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History And Mystery

Retroactive prayer: a preposterous hypothesis?

BMJ 2003; 327 doi: https://doi.org/10.1136/bmj.327.7429.1465 (Published 18 December 2003) Cite this as: BMJ 2003;327:1465

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Re: Retroactive prayer: a preposterous hypothesis?

Scientific studies and official research in the field of Psychology have already proven that human consciousness remains intact, even after the death of the body/cardiac arrest/zero electrical brain activity/etc.
Hospital studies on thousands of patients, with complete recording of clinical data, demonstrated the indestructibility of "human consciousness". [1][2][3][4][5]
Memories, emotions, experiences, thoughts, persist intact, in an immaterial form, even after the recorded death of the brain/heart/body, and furthermore, new experiences can be recorded and persist, beyond somatic mortality.
Indeed, individual human consciousnesses interact and communicate to form a global consciousness, with significantly recordable universal responses. [6][10]
Materialists, Atheists, Agnostics, etc, will have difficulty to explain "life after death", eternal immaterial existence of human consciousness, long range interacting human emotions, etc.
Religions of the World, on the other hand, had been spreading this knowledge for Millennia, the design of an immaterial immortal eternal human soul.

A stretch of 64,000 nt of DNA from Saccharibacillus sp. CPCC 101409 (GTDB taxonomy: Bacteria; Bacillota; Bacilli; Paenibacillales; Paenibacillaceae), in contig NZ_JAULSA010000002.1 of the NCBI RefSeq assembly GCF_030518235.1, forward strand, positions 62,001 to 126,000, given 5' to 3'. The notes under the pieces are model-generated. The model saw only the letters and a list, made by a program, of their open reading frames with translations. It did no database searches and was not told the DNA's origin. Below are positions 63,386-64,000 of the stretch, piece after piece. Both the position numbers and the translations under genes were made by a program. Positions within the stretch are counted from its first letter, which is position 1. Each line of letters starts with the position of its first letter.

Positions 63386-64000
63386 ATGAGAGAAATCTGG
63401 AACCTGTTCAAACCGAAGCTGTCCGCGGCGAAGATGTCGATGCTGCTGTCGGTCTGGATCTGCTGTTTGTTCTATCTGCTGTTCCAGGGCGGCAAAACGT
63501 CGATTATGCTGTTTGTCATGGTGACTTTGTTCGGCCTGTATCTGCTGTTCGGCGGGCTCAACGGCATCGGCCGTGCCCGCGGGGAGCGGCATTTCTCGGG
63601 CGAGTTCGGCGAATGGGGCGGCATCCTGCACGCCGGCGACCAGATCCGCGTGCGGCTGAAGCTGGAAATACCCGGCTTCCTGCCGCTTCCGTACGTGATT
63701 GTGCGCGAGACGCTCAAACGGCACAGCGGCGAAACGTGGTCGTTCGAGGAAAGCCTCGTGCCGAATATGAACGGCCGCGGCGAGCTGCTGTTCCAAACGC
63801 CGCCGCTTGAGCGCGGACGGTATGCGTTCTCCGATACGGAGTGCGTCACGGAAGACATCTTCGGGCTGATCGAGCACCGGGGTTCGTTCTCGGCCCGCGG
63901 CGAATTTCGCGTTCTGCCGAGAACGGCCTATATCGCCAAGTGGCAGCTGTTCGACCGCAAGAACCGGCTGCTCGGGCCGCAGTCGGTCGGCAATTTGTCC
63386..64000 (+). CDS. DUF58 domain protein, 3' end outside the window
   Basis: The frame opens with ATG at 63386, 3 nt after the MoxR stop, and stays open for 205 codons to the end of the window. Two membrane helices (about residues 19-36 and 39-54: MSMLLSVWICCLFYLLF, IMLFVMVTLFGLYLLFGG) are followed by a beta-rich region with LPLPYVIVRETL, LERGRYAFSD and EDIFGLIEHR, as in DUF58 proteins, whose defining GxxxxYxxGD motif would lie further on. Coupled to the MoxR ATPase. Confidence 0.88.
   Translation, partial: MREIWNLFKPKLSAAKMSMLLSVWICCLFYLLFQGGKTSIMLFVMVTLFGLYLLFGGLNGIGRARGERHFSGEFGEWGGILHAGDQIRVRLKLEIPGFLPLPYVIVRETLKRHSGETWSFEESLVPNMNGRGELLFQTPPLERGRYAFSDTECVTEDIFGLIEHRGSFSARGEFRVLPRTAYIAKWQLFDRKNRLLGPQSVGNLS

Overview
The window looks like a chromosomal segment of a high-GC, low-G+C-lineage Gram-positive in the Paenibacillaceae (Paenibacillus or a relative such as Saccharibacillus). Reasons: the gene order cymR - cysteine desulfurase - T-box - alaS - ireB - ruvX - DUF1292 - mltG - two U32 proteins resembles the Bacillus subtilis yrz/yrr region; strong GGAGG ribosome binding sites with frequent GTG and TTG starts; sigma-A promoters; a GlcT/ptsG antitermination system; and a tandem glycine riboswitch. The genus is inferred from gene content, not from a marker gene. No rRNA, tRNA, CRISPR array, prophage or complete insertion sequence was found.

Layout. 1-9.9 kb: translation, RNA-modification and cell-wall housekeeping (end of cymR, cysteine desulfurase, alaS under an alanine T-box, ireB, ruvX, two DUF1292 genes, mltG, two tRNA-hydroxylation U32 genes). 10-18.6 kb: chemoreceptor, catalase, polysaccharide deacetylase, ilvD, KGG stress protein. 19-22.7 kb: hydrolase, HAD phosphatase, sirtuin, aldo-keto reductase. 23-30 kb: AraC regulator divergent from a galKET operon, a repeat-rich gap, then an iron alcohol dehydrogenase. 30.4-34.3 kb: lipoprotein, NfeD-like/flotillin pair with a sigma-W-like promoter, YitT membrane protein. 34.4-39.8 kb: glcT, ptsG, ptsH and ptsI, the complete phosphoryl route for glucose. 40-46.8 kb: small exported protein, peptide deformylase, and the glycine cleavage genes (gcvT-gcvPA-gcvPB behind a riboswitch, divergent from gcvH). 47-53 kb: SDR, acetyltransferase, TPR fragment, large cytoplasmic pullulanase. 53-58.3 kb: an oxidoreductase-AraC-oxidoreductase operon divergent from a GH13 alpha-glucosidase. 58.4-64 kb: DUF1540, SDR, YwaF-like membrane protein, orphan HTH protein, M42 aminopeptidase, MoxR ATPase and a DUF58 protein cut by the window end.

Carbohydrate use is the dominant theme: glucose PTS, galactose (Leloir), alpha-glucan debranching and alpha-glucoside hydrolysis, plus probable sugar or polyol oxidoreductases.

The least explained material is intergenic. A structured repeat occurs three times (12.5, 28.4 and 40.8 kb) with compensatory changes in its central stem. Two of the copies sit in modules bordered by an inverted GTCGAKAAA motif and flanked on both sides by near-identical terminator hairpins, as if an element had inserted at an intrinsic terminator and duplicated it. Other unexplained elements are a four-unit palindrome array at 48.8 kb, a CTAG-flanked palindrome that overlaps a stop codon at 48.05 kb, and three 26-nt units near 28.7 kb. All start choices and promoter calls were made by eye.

A published systematic review of the randomised, placebo controlled trials of distant healing, through remote retroactive intercessory prayers, showed a clear positive treatment effect in 57% of them. [7][8][9]
References
[1] http://www.resuscitationjournal.com/article/S0300-9572(14)00739-4/fulltext
[2] https://www.ncbi.nlm.nih.gov/pubmed/25301715
[3] https://www.ncbi.nlm.nih.gov/pubmed/17416449
[4] https://www.ncbi.nlm.nih.gov/pubmed/24994974
[5] http://www.telegraph.co.uk/science/2016/03/12/first-hint-of-life-after-d...
[6] http://noosphere.princeton.edu/gcpintro.html
[7] http://annals.org/aim/article/713514/efficacy-distant-healing-systematic...
[8] https://www.ncbi.nlm.nih.gov/pubmed/10836918
[9] http://www.bmj.com/content/323/7327/1450
[10] https://www.ncbi.nlm.nih.gov/pubmed/27498903

Competing interests: No competing interests

05 February 2017
Stavros Saripanidis
Consultant in Obstetrics and Gynaecology
Thessaloniki, Greece